The Henhouse, on Mass Ave in Roxbury just a little south of downtown Boston, is a roomy over-the-counter joint that's a perfect late night hang after a night of partying. Community high-top tables are spread across what might have been two different retail spaces in the past. The Hen House is primarily a haven for chicken and waffles, but has expanded its menu to include ribs and pulled pork.
Chicken and waffles can be had with choice of waffle (buttermilk, banana, cornbread), choice of butter (regular, honey, Cajun), choice of syrup (maple, clove honey, maple BBQ), choice of chicken (tenders, wings or pieces) and choice of regular or extra crispy. Chicken is also available as wings, tenders, fried chicken buckets of various sizes, grilled chicken and rotisserie chicken. Bad Ass Meals feature a choice of any of the above, or pulled pork or popcorn shrimp, with fries and slaw for $6.99. Three pork ribs can be added to any meal for $2.99; you can upgrade to different sides for a mere 29 cents each.
Two veterans of the Boston barbecue scene joined me on a Saturday afternoon visit.
We tried two chicken items and two barbecue items, so there was no real demarcation between appetizer and entree.
Chicken and Waffles: The waffles were super light, fluffy, eggy and of high quality, assisted by a flavor jolt from the heavy use of butter. The requested Cajun flavoring was either missing from the butter or used minimally. The requested syrup was AWOL, but bailed out by the plethora of dispensers at the condiment station. The fried chicken atop the waffles was decent all around (thick, crisp batter giving way to moist, tender meat).
For the fried chicken that topped the waffle, we chose chicken parts (as opposed to tenders), specified extra crispy, and they were indeed extra crispy, with a thick, industrial strength batter that didn't have much seasoning. Inside, the meat was moist and tender, but while the waffles tasted homemade, there seemed to be a very processed feel to the chicken which I wish I could describe better.
Grilled Chicken: This one ($6.99 Bad Ass meal with fries and slaw) was even more processed. We were going to order the chicken both fried and grilled regardless of the details, so we didn't ask questions. Instead of a heavily sauced backyard barbecue version or an "are those grill marks real?" facsimile of the grilled chicken at KFC, this wound up being boneless, rubbery mini slabs similar to something out of the frozen food aisle or Subway. There wasn't any flavor here.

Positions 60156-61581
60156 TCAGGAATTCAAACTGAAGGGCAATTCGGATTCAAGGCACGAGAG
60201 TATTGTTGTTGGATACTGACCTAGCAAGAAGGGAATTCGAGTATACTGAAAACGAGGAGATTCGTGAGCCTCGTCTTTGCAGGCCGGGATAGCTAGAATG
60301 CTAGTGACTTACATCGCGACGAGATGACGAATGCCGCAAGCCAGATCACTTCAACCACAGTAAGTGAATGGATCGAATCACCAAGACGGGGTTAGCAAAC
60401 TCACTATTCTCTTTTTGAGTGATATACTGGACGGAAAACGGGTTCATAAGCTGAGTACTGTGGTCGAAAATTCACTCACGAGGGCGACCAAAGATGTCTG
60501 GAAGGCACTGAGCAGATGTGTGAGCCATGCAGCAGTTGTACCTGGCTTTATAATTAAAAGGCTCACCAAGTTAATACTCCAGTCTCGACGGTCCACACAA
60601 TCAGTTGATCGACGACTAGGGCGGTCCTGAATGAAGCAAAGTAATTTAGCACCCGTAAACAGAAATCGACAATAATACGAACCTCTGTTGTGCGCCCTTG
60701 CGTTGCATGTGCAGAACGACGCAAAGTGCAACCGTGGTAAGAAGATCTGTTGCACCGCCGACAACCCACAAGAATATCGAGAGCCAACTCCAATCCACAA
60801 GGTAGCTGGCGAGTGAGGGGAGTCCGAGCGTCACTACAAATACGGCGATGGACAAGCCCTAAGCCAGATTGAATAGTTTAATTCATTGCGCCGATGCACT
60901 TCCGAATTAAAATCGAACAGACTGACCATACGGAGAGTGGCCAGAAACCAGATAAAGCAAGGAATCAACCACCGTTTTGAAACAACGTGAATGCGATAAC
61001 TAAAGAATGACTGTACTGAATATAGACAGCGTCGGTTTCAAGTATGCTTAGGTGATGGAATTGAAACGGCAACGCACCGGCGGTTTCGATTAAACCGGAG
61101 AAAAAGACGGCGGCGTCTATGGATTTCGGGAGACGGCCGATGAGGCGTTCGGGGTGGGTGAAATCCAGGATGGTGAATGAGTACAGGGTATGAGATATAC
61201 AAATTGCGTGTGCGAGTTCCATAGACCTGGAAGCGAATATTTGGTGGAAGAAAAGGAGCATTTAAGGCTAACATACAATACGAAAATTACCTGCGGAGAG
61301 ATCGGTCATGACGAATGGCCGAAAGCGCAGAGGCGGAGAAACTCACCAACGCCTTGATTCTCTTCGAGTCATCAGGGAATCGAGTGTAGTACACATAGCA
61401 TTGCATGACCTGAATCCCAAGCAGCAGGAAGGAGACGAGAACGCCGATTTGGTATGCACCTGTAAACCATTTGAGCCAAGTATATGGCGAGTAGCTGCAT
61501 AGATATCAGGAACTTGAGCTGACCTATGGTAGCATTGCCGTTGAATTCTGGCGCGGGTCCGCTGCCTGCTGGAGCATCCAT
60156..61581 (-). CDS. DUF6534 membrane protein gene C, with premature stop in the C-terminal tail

Pulled pork: Pulled pork (also $6.99 with fries and slaw) was heavily coated with thick, red sauce that wasn't as sweet as it looked. In parallel, the texture of the meat wasn't nearly as mushy as what usually resides under such a heavy dousing. It may have been smoked (that's what the menu claims), but the color (none), aroma (none) and flavor (none, other than the sauce) suggested otherwise.
Ribs: Ordered as add-ons ($2.99 for three) both sauced and unsauced, the thin but lengthy spare ribs were overcooked and wobbly. The sauced ones were oversauced, and the sauce wasn't particularly noteworthy. But they did present good size and very good moisture, plus some crusting and light smokiness (albeit with a little charcoaliness) in the unsauced batch. Color wasn't impressive, barely straying from brownish gray. Texture had a little chalkiness to negate the benefits of the nice moisture. The ribs were a mixed bag to be sure, and the only item without a unanimous opinion among our trio. Perhaps out of sport, I defended them, but only to a point. For the rib fan who seeks a fall-off-the-bone, saucy brand of 'cue, the ribs here are meaty, incredibly cheap, available at ungodly hours and executed at least better than at most of the national chains.
The good news is that the sauce station has about a dozen choices. The bad news is that most of the choices are commercial products you can get in any supermarket, and the remaining ones aren't much better.
Nothing really stood out as noticeably good or bad.
Pricing is extremely reasonable for the portion, especially with the ribs at a buck each. You can get filled for under $10, which is tough to do at most barbecue joints nowadays.
It took at least 20 minutes for our order (fried chicken, grilled chicken, ribs, pork) to come up. The atmosphere might scream fast food and the quality level might be fast food, but this food isn't fast.
The Bottom Line
I'm almost certain that the ribs and pork are smoked, which isn't always a given at joints where chicken is the main attraction but barbecue is the sideline. As for the quality of the 'cue, that depends on how done and how saucy you like it. If your answer to both is "very," you're in for a treat and a bargain to boot. If not, SoulFire is just a few minutes away.
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